While businesses in the non-food sector have reopened their doors, their turnover is still way below normal, according to a survey published on Saturday in Le Soir.
“In the first two weeks of reopening, the number of people visiting stores has been 40% lower than usual,” Comeos CEO Dominique Michel said.
The average reduction is about 30% to 40%, but stores located in shopping malls have been particularly hard hit, with some of them reporting that their turnover had plummeted by up to 70%. Comeos attributes this to customers’ fear of being in enclosed and crowded spaces.
The situation is worse in Wallonia than in Flanders, while Brussels is somewhere in between, the federation notes. This, it says, is likely due to the economic disparity between consumers in the three regions.
Small independent businesses in Brussels and Wallonia polled by the Union des Classes Moyennes (UCM) in the first week of the reopening also reported fewer customers. Only 17% said they had had a normal first week of May, 8% reported receiving more than in previous years, while 75% said they had had very few clients.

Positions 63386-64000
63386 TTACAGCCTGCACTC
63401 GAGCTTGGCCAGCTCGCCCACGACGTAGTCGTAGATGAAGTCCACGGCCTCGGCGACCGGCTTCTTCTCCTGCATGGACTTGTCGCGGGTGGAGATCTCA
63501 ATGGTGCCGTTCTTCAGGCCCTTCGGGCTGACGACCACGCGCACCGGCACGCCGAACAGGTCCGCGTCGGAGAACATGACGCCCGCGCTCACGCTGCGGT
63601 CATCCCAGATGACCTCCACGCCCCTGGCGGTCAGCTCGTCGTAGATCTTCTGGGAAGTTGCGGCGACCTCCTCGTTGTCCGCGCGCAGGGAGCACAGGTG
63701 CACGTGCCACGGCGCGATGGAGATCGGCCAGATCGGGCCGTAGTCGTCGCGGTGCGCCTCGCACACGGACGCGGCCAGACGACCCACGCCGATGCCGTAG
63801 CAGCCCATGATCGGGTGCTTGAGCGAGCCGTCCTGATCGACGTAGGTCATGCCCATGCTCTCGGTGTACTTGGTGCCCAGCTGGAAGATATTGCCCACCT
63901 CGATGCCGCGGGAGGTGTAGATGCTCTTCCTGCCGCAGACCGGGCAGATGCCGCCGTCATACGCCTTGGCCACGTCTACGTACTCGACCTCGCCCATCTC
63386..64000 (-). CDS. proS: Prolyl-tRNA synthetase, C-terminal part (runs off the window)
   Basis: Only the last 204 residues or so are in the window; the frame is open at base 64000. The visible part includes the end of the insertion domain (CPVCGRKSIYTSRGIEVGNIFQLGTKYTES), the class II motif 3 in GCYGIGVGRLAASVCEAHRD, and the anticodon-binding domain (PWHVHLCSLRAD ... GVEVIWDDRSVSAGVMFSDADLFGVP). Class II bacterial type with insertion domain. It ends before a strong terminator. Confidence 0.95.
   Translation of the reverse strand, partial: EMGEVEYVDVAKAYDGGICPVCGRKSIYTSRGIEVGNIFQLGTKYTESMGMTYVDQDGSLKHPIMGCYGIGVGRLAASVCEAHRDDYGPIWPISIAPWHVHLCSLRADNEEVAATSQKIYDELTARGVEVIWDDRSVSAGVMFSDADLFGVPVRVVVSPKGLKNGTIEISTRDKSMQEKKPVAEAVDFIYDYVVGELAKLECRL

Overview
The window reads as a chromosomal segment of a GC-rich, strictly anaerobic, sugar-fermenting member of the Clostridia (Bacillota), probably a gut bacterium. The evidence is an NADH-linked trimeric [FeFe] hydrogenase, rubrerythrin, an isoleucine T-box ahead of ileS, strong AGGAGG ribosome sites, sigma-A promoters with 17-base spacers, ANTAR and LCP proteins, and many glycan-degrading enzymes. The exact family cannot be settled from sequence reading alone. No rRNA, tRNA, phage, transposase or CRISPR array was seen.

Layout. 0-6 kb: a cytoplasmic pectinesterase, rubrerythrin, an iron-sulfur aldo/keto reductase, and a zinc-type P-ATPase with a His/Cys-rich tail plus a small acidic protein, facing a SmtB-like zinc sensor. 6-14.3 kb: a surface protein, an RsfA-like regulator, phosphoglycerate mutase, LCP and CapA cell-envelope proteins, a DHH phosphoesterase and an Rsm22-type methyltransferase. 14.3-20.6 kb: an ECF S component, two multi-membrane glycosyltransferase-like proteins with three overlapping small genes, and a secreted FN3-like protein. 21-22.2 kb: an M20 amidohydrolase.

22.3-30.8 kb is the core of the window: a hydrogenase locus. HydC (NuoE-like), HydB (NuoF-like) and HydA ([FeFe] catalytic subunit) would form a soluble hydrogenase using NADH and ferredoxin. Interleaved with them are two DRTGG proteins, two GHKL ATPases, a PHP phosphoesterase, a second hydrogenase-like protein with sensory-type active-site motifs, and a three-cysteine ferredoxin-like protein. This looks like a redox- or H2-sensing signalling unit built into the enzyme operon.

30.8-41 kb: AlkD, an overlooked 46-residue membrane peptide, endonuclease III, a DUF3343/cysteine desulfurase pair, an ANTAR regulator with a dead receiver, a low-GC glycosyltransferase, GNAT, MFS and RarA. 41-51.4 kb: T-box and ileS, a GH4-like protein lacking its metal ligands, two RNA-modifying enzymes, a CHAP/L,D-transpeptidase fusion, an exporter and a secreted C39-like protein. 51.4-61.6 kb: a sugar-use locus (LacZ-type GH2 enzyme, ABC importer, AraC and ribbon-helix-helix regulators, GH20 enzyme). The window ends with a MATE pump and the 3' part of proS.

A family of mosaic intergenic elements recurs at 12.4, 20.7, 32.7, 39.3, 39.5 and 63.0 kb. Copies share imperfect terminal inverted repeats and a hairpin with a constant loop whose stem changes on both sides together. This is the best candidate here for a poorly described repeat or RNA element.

Some 84% of respondents expect business to be poor in June. Like the big chain stores, independent small and medium-sized businesses have seen their turnover shrink by 40% since reopening, according to the Syndicat neutre pour indépendants (SNI).
The fashion industry, which had already had a structural problem before the novel Coronavirus crisis, is the sector that has been hardest hit, says Pierre-Alexandre Billiet, CEO of Gondola, a media group that covers the retail industry.
Bankruptcies are therefore to be expected, according to Comeos.
On the other hand, some Do-It-Yourself stores are raking in more money than in 2019 and, generally, businesses that have anything to do with domestic life, such as home decorating, household goods, and electrical appliances, are among the least affected.